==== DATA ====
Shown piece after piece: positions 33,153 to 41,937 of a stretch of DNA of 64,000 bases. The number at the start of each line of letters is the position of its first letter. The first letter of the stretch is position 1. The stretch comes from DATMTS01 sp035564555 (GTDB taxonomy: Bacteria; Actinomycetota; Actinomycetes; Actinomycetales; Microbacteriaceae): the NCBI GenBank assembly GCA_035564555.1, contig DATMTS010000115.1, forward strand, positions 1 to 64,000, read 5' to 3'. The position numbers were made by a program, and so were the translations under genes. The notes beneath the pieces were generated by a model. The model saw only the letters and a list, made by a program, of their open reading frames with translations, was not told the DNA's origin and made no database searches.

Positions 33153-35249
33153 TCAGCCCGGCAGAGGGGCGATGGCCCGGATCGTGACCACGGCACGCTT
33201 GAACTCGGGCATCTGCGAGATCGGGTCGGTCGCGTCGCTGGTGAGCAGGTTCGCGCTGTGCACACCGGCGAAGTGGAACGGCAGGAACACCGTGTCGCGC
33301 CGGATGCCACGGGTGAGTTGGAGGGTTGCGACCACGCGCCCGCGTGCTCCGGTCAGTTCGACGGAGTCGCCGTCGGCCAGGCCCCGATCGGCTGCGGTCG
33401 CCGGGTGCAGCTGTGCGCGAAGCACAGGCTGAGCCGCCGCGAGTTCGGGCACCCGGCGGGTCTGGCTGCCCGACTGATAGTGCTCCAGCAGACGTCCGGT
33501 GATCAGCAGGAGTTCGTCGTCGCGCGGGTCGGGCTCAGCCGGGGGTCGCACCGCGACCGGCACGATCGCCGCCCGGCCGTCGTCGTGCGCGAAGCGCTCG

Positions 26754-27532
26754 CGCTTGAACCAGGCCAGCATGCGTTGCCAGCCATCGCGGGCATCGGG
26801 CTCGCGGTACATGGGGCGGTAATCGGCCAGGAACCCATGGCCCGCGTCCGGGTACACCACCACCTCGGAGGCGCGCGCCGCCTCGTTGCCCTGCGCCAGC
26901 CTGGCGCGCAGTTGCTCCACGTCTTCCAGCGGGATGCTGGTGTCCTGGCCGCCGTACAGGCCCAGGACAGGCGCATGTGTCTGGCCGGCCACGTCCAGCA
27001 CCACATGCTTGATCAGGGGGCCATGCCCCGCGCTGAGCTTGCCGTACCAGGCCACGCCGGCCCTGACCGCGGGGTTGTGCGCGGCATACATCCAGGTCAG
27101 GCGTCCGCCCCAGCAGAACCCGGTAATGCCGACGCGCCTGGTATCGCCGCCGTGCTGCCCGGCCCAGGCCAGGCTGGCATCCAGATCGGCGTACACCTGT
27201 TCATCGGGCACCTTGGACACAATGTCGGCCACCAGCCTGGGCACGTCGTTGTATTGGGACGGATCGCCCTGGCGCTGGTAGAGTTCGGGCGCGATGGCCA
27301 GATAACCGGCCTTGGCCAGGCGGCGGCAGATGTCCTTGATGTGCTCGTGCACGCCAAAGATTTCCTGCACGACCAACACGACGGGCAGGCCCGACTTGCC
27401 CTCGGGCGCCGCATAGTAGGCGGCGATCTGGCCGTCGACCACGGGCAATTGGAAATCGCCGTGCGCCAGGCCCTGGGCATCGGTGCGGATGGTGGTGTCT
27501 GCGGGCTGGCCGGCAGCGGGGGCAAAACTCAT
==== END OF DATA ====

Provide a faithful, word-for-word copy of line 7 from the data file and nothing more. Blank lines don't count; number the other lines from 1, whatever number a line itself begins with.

33501 GATCAGCAGGAGTTCGTCGTCGCGCGGGTCGGGCTCAGCCGGGGGTCGCACCGCGACCGGCACGATCGCCGCCCGGCCGTCGTCGTGCGCGAAGCGCTCG